Saratoga National Historical Park
Trip Start Mar 04, 2005
253Trip End Dec 31, 2014
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What I did
By 1777, those darn British troops had managed to gain control of Canada along with New York City. They had decided that the best way to beat the Continental Army was to separate the New England states from the rest of the colonies. British Gen. John Burgoyne believed that the Hudson River was a strategic highway through the northeast.
Burgoyne left Canada on June 17,1777. His total force included 4,000 British regulars, 3,200 German auxiliaries, 250 Canadian and loyalists troops, 400 Iroquois and Algonquian warriors and about 1,000 non-combatants and camp followers. In July, after a four day siege, Burgoyne managed to take Fort Ticonderoga on Lake Champlain and he continued his push south along the Hudson River Valley.
A series of set backs now occurred. Part of Burgoynes troops were stopped by American militia and retreated back to Canada. Another detachment came under attack on August 16 and they suffered over 900 casualties.
Despite these setbacks, Burgoyne continued his push to the south intending to take Albany. In mid- September he crossed the Hudson River at Saratoga and continued advancing south. After about four miles he came upon 8,000 American troops who had dug in at Bemis Heights, a strong position on the road to Albany.
On September 19, 1777 Burgoyne attacked. The ensuing battle, ironically held on the farm of soldier who had gone north to fight for the British cause, lasted over three hours. Burgoyne managed to make it to within one mile of the American lines before he decided to dig in.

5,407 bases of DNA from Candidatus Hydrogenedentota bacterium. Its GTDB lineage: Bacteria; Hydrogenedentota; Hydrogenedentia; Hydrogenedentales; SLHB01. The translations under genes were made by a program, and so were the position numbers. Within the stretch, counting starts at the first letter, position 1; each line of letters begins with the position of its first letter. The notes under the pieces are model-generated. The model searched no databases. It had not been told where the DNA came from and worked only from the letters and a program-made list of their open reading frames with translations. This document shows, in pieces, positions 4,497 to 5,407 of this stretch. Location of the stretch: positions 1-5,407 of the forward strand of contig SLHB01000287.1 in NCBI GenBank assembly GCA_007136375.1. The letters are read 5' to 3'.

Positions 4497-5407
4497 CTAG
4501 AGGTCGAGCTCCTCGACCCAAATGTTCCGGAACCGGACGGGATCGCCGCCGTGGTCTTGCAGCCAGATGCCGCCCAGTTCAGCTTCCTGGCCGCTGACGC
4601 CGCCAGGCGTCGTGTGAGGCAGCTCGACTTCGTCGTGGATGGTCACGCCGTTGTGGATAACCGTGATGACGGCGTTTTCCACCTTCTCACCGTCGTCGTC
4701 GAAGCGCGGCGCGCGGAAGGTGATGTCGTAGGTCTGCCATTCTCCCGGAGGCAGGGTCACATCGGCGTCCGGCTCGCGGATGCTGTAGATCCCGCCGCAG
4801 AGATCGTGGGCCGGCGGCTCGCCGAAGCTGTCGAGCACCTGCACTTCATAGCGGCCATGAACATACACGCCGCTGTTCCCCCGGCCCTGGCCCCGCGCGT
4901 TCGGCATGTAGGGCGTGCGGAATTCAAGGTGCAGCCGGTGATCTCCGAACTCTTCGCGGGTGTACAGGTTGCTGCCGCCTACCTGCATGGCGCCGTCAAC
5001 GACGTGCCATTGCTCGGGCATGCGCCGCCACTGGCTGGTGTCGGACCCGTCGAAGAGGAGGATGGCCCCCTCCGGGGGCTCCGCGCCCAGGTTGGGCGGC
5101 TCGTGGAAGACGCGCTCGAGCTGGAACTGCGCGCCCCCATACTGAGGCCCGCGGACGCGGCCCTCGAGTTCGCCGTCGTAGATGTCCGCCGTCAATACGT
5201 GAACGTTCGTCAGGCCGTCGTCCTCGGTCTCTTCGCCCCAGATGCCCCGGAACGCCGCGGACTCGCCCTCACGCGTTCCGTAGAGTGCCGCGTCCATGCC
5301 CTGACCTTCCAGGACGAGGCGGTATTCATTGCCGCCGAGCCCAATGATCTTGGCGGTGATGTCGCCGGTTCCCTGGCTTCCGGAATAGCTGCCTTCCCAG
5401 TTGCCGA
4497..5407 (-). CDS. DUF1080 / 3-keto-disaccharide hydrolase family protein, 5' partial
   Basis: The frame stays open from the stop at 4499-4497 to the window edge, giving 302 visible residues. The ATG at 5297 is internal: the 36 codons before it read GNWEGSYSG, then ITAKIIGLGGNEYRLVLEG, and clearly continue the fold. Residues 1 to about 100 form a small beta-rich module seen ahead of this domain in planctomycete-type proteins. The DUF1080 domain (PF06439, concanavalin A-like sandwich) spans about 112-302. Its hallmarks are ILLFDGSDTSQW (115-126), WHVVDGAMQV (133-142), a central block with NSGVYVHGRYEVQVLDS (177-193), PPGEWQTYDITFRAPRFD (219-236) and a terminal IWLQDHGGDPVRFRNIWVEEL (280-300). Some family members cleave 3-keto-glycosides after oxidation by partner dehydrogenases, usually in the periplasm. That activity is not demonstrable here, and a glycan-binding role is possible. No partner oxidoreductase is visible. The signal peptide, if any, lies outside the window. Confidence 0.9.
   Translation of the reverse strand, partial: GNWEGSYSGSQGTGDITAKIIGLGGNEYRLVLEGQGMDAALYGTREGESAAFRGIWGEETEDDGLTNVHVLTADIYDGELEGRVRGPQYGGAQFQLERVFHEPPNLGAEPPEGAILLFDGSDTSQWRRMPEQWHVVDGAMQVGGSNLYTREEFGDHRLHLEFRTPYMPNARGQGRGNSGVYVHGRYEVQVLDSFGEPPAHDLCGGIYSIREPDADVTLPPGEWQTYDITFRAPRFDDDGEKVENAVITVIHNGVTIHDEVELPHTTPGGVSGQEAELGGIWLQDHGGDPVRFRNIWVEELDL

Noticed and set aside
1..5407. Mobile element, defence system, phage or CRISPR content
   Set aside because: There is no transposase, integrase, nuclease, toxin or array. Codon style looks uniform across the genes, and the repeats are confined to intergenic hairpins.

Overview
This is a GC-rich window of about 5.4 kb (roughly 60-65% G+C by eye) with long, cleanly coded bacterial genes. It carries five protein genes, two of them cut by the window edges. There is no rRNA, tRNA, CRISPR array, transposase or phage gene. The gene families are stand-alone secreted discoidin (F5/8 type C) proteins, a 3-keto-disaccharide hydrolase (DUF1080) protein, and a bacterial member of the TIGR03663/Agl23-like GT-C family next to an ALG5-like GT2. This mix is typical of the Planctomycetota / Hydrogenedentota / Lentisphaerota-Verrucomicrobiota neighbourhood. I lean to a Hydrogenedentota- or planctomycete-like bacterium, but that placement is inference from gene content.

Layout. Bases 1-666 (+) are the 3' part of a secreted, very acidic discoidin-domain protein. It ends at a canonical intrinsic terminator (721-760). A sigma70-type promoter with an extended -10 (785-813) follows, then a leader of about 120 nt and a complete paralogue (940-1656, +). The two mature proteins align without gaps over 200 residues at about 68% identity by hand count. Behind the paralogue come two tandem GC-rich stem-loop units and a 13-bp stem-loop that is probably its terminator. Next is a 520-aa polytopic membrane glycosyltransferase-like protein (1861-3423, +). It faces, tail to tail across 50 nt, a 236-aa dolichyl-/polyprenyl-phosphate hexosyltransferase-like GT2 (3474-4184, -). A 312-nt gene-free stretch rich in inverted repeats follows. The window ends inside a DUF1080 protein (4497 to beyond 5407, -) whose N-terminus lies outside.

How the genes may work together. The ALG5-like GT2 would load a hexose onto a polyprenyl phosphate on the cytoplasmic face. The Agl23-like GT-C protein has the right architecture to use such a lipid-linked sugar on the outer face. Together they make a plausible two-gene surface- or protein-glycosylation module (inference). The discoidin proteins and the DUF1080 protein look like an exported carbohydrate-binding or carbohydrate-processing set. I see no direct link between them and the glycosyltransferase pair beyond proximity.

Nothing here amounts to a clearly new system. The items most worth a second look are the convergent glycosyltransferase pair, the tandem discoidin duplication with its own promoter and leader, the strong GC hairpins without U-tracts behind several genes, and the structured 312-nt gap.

Burgoynes plight was now critical. He faced a growing American army, with no hope of help from the south or north. His supplies were running out and his army weakened daily. On October 7, 1777 he risked a second battle and was once again pushed back. He was eventually surrounded by over 17,000 American troops. Faced with such overwhelming numbers Burgoyne chose to surrender on October 17, 1777. Under the terms of the Convention of Saratoga, Burgoyne's depleted 6,000 man army marched out of its camp 'with the Honor of war' and surrendered its arms along the Hudson River's west bank.
Thus ended one of the most decisive victories of the American Revolution. The British plan to separate the New England states from the rest of the colonies had been stopped. It would be another four years until the war was over however but historians mark the battles that occurred at Saratoga as a turning point in the war.
It is interesting to me that our travels today, we covered a little over 40 miles, took us to historical sites covering each century of our countries existence. From 1885 and U.S. Grant, to 1939 with the start of NASCAR and finally 1777 and a pivotal battle of the Revolutionary War. Is it any wonder that we love this life on the road??!!